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Lord Frost warns Johnson he has until the autumn to save his premiership

Boris Johnson has until the autumn to set out a clear Conservative vision for the future or face being ousted by his own MPs, his former Brexit minister, Lord Frost, has warned (Peter Byrne/PA)
Boris Johnson has until the autumn to set out a clear Conservative vision for the future or face being ousted by his own MPs, his former Brexit minister, Lord Frost, has warned (Peter Byrne/PA)

Boris Johnson has until the autumn to set out a clear Conservative vision for the future or face being ousted by his own MPs, his former Brexit minister, Lord Frost, has warned.

Despite having survived a bruising vote of confidence on Monday, Lord Frost said the Prime Minister could not afford to ignore the “depth of opposition” he faces within his own party.

Writing in The Daily Telegraph, he said the biggest problem now facing the Government was not the issue of lockdown parties in Downing Street, but that voters did not understand what it was trying to do.

“Every prime minister has weaknesses and blind spots. The issue is whether they are able to compensate for them, by having the right people, by taking good advice, and by setting a clear policy direction with broad support,” he said.

“Mr Johnson probably has between now and the party conference to show he can do that.

His warning came after Mr Johnson tried to set his premiership back on track with a keynote speech in which he reaffirmed his commitment to cut taxes and set out plans to extend the right-to-buy.

Lord Frost, who was once one of Mr Johnson’s closest advisers but is now among his most trenchant critics, said the Government needed a clear “Conservative plan” based on “freedom and individual liberty not collectivism”.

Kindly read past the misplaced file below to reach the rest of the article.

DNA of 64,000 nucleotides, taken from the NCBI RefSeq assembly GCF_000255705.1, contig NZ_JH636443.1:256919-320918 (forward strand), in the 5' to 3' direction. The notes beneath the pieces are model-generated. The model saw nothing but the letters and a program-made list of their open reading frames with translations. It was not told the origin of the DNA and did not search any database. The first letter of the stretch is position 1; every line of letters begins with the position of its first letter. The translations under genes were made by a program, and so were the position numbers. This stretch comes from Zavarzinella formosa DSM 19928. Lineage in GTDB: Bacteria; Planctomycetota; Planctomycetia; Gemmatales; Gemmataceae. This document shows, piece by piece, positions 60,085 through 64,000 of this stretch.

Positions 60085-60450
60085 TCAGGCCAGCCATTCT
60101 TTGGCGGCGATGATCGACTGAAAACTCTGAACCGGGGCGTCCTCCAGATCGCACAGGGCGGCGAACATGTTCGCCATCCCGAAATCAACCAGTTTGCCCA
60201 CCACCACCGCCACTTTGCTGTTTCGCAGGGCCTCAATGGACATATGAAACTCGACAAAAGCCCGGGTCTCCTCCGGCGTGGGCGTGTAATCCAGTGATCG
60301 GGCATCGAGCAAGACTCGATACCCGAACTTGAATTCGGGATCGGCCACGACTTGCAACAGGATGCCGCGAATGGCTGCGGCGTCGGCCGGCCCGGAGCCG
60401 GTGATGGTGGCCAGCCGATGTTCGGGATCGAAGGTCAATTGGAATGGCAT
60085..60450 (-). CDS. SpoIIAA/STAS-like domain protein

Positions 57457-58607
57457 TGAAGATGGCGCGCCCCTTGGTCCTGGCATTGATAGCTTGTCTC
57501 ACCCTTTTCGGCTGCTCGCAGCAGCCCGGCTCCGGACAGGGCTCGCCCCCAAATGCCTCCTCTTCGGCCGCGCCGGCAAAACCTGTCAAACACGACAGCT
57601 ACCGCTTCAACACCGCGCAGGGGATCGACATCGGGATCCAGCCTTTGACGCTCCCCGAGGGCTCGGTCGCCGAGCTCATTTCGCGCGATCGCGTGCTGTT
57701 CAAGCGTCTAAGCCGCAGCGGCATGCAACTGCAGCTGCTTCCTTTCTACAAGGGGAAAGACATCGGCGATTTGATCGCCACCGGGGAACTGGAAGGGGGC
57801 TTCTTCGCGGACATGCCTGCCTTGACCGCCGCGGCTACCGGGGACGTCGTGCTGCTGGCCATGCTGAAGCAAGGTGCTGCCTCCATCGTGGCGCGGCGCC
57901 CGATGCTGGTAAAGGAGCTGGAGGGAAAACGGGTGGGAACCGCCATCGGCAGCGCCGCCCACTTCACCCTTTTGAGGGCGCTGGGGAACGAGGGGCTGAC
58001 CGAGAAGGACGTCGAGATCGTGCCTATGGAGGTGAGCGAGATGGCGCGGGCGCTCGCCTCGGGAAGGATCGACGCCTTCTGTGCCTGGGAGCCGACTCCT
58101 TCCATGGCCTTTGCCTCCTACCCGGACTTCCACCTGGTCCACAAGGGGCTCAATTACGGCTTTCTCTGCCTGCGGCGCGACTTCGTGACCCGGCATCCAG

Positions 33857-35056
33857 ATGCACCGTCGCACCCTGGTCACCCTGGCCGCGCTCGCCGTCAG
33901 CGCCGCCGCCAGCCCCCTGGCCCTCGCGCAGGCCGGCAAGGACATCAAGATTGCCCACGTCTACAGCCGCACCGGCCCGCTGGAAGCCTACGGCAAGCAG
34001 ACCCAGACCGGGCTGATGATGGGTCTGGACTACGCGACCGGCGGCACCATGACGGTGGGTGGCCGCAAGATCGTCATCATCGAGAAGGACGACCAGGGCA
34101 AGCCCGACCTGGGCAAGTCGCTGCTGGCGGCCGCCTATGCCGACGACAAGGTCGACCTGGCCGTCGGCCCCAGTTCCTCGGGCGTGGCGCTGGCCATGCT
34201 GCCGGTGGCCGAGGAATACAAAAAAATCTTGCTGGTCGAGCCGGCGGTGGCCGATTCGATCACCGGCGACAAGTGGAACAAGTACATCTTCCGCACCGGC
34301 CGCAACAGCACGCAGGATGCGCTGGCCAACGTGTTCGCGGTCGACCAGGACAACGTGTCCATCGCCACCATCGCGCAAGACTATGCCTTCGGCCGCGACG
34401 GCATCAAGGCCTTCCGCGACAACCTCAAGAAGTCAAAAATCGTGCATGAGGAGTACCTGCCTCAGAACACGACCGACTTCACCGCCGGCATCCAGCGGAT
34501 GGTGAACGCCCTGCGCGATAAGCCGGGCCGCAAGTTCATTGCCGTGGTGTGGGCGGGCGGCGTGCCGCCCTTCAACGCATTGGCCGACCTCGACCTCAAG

Boris Johnson during his keynote speech in Blackpool
Boris Johnson sought to get his premiership back on track with a keynote speech in Blackpool (Peter Byrne/PA)

Instead, however, he said it looked like the Government was constantly at risk of being overwhelmed by a series of crises it was having to deal with.

“Like the cockpit of a crashing airliner, the dashboard lights are all flashing red. The Government has to decide which problems must be dealt with now and which can be left until later,” he said.

He said the ministers should focus on reversing tax increases, “credibly” committing to future cuts, slashing VAT on energy bills and opening up fracking.

He also called on Mr Johnson to carry out a Cabinet reshuffle with the appointment of a “serious deputy” who could “design and deliver the strategy”.
“This is ambitious. I can see why many people think the Prime Minister can’t deliver it. He doesn’t like upsetting people. But any serious plan means making choices,” he said.

“Many of us still want him to succeed and will support him if he shows a sense of purpose. But he has to show things will be different now.”

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